It’s a good practice to remove unused themes so that you don’t have to maintain them with updates for security purposes.
If a theme is installed on your site, it means all the files still exist on your server. That means the code could still be exploited, even if the theme isn’t active. So you either have to maintain the updates for the theme, or you should just remove it.
Your site should have 2 or 3 themes.
- Your active theme
- If your active theme is a child theme, the parent theme must also be installed
- A default WordPress theme – (Twenty something) as a fallback
Any other themes are unnecessary and can be removed.
Table of Contents
Find out what the active theme is
- Go to Appearance → Themes
- The first theme at the top left is the active theme and it will be marked as such:
How to delete a theme from your WordPress admin
It’s easy to delete a theme from your WordPress site.
- Go to Appearance → Themes
- To delete any other theme besides the active one, mouse over it then click Theme Details.
- In the popup, at the bottom right you will see the Delete button.
- On clicking that button, all theme files will be removed from the server.
How to delete a WordPress theme from cPanel or via FTP
- Locate the File Manager in your cPanel or web hosting control panel.
- Navigate to: wp-content/themes
- Find the folder of the theme you wish to delete.
- Right-click and select Delete
There’s 2 possible reasons you won’t see a delete button on your theme:
- You can only delete a theme using the admin when it’s inactive. So if you are not seeing a delete button, it could be because you are trying to delete the active theme.
- If you are using a child theme, the parent theme will not have a delete button
How to delete a child theme in WordPress
You can delete a child theme in the same way as any other, although you should double-check that any special code you added to your child theme’s
functions.php or other files, is no longer needed.
To check if you are using a child theme or not, go to the Themes page and click on Theme Details for your active theme. If it’s a child theme, you will see a notice:
Delete a WordPress theme from the database
The above methods address the removal of theme files from your site.
But themes also store some information in the database. For example, any customization options are saved in the database and when you delete a theme this information may be left over. Additionally, a theme may have registered Custom Post Types and the content will be left behind when the theme is removed.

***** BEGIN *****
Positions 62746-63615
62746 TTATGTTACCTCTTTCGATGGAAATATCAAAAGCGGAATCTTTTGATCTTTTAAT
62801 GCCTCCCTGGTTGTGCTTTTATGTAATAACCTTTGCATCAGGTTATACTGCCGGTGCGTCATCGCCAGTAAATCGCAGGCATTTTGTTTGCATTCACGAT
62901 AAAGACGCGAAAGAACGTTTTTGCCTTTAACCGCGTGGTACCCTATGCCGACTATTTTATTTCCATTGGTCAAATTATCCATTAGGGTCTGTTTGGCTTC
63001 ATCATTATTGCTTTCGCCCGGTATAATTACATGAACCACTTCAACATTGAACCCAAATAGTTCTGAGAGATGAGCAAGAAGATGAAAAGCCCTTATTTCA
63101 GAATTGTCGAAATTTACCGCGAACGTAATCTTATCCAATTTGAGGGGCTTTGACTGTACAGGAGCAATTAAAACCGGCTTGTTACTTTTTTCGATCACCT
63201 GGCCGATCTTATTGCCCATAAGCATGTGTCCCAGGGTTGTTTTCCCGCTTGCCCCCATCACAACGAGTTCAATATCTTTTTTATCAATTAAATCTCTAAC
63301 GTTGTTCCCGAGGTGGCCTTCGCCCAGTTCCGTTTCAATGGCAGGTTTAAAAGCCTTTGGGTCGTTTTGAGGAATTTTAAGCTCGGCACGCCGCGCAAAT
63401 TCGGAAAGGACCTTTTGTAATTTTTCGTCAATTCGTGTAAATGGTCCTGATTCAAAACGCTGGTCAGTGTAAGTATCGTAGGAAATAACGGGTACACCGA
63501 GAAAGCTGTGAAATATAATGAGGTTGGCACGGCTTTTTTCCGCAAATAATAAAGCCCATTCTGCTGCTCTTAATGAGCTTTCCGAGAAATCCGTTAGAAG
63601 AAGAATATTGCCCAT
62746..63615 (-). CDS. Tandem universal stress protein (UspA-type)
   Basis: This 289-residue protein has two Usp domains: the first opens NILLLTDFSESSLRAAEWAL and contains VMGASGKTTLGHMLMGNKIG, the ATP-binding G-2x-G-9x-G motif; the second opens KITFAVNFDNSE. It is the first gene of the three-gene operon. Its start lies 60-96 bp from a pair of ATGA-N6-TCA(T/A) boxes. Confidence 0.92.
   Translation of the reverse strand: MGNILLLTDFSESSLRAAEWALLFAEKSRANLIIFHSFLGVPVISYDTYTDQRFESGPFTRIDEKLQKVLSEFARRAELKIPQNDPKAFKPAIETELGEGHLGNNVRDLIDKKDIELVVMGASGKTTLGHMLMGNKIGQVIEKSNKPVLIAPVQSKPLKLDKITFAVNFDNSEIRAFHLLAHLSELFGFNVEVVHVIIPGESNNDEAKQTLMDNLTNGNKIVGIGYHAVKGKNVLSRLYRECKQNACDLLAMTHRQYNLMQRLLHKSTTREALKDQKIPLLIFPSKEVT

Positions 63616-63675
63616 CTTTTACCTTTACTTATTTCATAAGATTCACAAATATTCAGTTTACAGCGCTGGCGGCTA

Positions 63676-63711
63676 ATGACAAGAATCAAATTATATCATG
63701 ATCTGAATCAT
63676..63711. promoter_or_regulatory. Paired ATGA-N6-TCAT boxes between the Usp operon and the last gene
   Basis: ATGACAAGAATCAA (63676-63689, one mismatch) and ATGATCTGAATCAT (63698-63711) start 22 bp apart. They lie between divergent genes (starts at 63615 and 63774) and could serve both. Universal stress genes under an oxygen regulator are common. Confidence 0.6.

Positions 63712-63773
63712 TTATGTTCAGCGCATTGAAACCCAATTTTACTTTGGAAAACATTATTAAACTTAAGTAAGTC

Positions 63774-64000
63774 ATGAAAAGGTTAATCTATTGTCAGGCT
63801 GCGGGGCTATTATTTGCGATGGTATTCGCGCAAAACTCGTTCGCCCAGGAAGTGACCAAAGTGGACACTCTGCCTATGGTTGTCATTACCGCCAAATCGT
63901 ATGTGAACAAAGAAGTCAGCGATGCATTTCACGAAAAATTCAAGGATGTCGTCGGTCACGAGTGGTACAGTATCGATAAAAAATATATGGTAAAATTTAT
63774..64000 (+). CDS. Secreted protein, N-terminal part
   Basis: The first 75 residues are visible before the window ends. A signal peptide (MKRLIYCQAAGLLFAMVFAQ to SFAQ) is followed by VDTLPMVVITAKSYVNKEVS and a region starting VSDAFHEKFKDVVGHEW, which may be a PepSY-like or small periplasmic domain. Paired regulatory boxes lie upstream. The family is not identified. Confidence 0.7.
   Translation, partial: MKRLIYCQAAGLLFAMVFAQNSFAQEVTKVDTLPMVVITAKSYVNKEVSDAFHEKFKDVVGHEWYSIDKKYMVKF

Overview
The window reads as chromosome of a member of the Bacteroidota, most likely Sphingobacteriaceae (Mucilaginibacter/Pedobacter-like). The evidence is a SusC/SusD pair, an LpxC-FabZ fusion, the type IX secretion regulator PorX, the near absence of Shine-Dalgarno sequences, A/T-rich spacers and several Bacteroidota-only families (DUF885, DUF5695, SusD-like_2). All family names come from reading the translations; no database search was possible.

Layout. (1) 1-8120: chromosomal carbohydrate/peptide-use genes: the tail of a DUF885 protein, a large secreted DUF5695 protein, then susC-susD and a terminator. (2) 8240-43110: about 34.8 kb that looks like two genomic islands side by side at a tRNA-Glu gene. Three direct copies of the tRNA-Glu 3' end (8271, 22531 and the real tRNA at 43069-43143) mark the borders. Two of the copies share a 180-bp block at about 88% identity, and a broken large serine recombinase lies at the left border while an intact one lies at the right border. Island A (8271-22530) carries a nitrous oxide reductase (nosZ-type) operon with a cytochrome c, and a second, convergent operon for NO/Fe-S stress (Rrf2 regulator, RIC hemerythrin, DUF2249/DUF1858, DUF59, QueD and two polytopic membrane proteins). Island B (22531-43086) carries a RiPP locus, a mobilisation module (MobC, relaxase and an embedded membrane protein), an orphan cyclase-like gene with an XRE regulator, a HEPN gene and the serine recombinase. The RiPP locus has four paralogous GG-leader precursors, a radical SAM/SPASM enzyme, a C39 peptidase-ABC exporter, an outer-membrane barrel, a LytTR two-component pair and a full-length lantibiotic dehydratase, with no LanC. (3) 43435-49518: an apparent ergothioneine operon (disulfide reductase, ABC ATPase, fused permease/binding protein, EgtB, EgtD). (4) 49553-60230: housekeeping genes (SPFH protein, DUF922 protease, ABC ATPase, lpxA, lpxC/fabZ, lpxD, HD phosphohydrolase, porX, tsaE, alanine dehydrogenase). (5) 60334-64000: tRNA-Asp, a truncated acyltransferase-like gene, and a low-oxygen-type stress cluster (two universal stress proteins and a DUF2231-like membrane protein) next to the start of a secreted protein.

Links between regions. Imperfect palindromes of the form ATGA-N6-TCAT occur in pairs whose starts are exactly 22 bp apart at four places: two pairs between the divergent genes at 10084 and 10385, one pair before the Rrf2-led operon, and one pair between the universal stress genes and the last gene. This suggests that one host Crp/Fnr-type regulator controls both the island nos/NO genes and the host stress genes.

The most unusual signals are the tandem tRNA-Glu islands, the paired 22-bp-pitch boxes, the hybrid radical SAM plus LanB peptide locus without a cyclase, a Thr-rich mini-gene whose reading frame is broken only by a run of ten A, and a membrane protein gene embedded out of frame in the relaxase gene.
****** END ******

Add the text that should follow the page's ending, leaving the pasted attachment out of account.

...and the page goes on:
This kind of cleanup gets a bit more technical and it’s not strictly necessary. Consider the following to be “bonus” tips.
Removing theme-specific Custom Post Type content
Custom Post Types are additional types of content beyond the standard posts and pages.
When you activate a theme, if you see more menu tabs in your admin with items like Portfolio, Slider, etc, these are custom post types.
If you wish to clean these up after you’ve already deleted the theme, there is a handy plugin called Custom Post Type Cleanup.
This gives you a simple interface from which you can remove unused custom post types.
If you’ve installed and deleted multiple themes and plugins in the past, you may be surprised at how much unused content there is:
Before taking this step, I recommend you check your site to make sure you don’t need to retain the information from this content for any reason. If you do, you can use the option to re-register the post types temporarily, then you can copy/paste any content you want to keep into a file or into other posts/pages.
Is there any advantage to keeping this content?
If you think that you might reinstall the associated theme or plugin in the future, keeping the content will mean that it will magically reappear as soon as you reactivate that theme. But it you delete it, it’s gone forever (except for of course that database backup you have, right?!)
Removing theme-specific database entries
If you want to do a full surgical removal of everything in the database, you’ll need a tool like Advanced DB Cleaner PRO.
To test it, I went fishing for leftovers in the database after deleting the theme from the admin. Using this plugin I found several remnants and was able to successfully remove them:
The search is case sensitive, so searching for “jupiter” will find different entries than searching for “Jupiter”. I’m not picking on this specific theme – I found leftovers with others too because there isn’t really a standard way that themes clean up this kind of data on deletion.
This step probably isn’t necessary in the vast majority of cases, but it is just about the only way to to do a deep clean and thorough removal.
I would certainly recommend making a database backup before using this or any plugin that removes content from your database….. just in case!
- Some themes require or recommend companion plugins for use with the theme. Those could be deleted as well.
- Demo content: If you imported the theme’s demo content when setting up your site, it would have created several posts/pages. If they are no longer needed, manual deletion of this content from your admin is easiest.
- Demo images: These likely came along with the demo content mentioned above. Try a plugin like Media Cleaner to identify unused images.
In conclusion, deleting a theme from your site can be as simple as clicking a button in your WordPress admin. But if you want to get into the gory details you’ll need a couple of extra tools and a little technical know-how.